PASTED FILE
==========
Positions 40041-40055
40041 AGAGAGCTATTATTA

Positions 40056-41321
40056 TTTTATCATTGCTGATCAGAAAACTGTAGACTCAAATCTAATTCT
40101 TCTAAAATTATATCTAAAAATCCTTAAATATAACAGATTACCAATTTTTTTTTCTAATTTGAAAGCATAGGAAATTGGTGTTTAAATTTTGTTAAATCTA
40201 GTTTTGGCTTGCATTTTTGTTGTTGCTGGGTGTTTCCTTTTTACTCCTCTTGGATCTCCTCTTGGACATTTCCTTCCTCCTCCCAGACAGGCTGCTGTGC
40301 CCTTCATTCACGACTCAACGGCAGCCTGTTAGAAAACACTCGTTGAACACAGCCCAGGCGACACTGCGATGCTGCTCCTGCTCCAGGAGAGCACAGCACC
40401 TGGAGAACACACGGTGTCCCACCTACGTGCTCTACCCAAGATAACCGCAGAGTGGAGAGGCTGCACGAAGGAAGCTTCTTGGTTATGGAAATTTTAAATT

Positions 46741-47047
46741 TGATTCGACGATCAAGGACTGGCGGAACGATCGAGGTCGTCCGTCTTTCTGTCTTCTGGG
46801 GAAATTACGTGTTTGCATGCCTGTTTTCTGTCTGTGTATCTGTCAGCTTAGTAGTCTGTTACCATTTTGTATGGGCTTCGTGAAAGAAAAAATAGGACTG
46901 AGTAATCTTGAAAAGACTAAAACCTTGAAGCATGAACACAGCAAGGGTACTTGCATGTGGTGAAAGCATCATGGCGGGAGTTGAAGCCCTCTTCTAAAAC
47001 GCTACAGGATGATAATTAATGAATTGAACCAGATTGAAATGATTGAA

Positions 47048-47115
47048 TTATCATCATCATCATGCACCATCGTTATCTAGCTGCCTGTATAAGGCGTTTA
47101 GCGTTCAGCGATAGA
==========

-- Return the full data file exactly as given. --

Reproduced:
Positions 40041-40055
40041 AGAGAGCTATTATTA

Positions 40056-41321
40056 TTTTATCATTGCTGATCAGAAAACTGTAGACTCAAATCTAATTCT
40101 TCTAAAATTATATCTAAAAATCCTTAAATATAACAGATTACCAATTTTTTTTTCTAATTTGAAAGCATAGGAAATTGGTGTTTAAATTTTGTTAAATCTA
40201 GTTTTGGCTTGCATTTTTGTTGTTGCTGGGTGTTTCCTTTTTACTCCTCTTGGATCTCCTCTTGGACATTTCCTTCCTCCTCCCAGACAGGCTGCTGTGC
40301 CCTTCATTCACGACTCAACGGCAGCCTGTTAGAAAACACTCGTTGAACACAGCCCAGGCGACACTGCGATGCTGCTCCTGCTCCAGGAGAGCACAGCACC
40401 TGGAGAACACACGGTGTCCCACCTACGTGCTCTACCCAAGATAACCGCAGAGTGGAGAGGCTGCACGAAGGAAGCTTCTTGGTTATGGAAATTTTAAATT

Positions 46741-47047
46741 TGATTCGACGATCAAGGACTGGCGGAACGATCGAGGTCGTCCGTCTTTCTGTCTTCTGGG
46801 GAAATTACGTGTTTGCATGCCTGTTTTCTGTCTGTGTATCTGTCAGCTTAGTAGTCTGTTACCATTTTGTATGGGCTTCGTGAAAGAAAAAATAGGACTG
46901 AGTAATCTTGAAAAGACTAAAACCTTGAAGCATGAACACAGCAAGGGTACTTGCATGTGGTGAAAGCATCATGGCGGGAGTTGAAGCCCTCTTCTAAAAC
47001 GCTACAGGATGATAATTAATGAATTGAACCAGATTGAAATGATTGAA

Positions 47048-47115
47048 TTATCATCATCATCATGCACCATCGTTATCTAGCTGCCTGTATAAGGCGTTTA
47101 GCGTTCAGCGATAGA